It was dull, overcast, freezing cold and the odd snowflake in the air as the crew boarded Liverpool University’s Research Vessel ‘Marisa’ (Latin for the sea). We headed out into the River Mersey through Langton Lock, one of the Smit Tugboats was behind us in the lock manoeuvring the 250 tonne capacity floating crane ‘Mersey Mammoth’.
Our first sampling ‘station’ or site was at Dukes buoy close to the Echo Arena. The guys winched the 2m wide beam trawl out of the gate at the back of the boat and trawled for 10mins.
This is a poor site with much scouring of the River Bed due to tidal action and the amount of boat traffic. We only found a few small fish and Brown Shrimps Crangon crangon.
After a few more trawls at this site produced nothing new the guys hauled the beam trawl back on board and the skipper wellied us along to our second station at Egg buoy out from Wallasey Town Hall. The beam trawl was dropped 40m down to the River bed and trawled again for 10mins. We hit the jackpot for Common Starfish Asterias rubens ranging in size from around 1cm to 10cm in diameter.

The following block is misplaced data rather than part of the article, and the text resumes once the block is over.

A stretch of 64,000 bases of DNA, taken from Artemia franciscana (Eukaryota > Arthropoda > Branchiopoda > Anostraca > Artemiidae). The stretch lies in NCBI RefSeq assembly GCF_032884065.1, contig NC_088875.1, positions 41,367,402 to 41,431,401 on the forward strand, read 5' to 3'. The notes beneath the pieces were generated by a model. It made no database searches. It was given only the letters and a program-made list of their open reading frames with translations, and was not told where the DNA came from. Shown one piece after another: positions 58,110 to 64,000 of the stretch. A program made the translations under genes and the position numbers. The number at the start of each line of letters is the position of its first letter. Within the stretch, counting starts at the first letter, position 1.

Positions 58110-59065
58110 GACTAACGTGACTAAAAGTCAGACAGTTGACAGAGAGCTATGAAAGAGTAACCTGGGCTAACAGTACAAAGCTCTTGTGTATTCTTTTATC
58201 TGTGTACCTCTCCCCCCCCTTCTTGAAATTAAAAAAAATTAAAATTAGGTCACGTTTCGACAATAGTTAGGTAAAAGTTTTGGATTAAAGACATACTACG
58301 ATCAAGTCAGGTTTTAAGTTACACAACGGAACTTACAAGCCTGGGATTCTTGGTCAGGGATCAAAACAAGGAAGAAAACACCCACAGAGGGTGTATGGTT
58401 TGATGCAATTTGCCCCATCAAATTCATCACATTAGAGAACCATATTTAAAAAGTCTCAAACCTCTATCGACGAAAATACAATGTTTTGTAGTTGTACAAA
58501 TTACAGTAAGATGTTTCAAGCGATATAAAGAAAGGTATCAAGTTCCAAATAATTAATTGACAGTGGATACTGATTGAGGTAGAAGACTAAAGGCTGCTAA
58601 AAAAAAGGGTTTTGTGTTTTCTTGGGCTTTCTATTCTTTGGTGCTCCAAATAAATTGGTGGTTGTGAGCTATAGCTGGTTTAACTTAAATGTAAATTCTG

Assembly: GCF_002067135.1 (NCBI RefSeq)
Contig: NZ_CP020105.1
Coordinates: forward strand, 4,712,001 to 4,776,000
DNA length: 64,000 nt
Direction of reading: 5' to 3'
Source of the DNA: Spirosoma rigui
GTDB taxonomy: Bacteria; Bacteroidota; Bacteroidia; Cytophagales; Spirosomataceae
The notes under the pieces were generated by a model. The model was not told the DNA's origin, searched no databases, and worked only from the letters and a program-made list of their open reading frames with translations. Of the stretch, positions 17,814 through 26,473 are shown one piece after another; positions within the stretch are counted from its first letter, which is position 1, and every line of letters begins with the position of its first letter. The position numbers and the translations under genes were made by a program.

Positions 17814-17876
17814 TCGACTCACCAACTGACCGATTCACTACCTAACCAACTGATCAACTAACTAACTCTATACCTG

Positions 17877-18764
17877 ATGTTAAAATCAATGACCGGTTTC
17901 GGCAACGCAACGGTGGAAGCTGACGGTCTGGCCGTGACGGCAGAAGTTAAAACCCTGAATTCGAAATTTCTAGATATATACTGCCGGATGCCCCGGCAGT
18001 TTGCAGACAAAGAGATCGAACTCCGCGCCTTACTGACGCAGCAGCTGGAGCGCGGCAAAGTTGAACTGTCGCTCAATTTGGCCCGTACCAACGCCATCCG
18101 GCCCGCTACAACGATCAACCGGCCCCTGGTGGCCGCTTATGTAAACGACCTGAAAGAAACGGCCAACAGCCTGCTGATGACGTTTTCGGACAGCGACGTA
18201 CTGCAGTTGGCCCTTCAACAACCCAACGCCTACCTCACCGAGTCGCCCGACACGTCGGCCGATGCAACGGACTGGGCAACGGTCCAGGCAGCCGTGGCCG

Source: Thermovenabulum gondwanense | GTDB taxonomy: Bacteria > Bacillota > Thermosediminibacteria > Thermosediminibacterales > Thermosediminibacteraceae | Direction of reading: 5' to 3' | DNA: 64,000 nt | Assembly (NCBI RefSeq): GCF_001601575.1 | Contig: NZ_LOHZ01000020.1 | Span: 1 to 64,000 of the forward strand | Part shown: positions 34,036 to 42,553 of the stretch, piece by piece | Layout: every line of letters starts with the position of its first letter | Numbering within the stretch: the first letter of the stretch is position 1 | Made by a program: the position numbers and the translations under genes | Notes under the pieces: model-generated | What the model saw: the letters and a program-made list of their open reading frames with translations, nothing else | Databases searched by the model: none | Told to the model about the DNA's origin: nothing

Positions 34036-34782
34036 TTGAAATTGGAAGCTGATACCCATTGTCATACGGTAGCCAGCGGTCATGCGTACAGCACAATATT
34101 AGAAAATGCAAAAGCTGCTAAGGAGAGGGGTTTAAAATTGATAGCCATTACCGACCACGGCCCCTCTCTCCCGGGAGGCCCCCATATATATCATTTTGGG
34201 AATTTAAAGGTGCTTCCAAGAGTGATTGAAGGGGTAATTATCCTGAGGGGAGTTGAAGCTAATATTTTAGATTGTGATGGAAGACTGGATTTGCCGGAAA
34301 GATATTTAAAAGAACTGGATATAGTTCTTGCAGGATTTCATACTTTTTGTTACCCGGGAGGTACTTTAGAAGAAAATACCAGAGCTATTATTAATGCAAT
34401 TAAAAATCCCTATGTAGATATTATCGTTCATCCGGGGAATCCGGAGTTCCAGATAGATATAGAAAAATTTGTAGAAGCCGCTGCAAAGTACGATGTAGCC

Our next few trawls brought up a number of large boulders in the main net. We caught many more starfish and also a number of female Common Shore Crabs Carcinus maenas in beri i.e. carrying their eggs underneath their abdomen – she can have up to 20,000 eggs!
A Common Blenny Lipophrys pholis a.k.a. Shanny that usually hide underneath rocks and have sharp teeth for biting barnacles off rocks was a nice find.
There were a couple of male Edible Crabs Cancer pagurus one of which had lost its left claw at some point and was busy re-growing another.
A few rays of sunlight tried bravely to shine through the mass of clouds behind Wallasey Town Town as we waited for a lock back into the docks.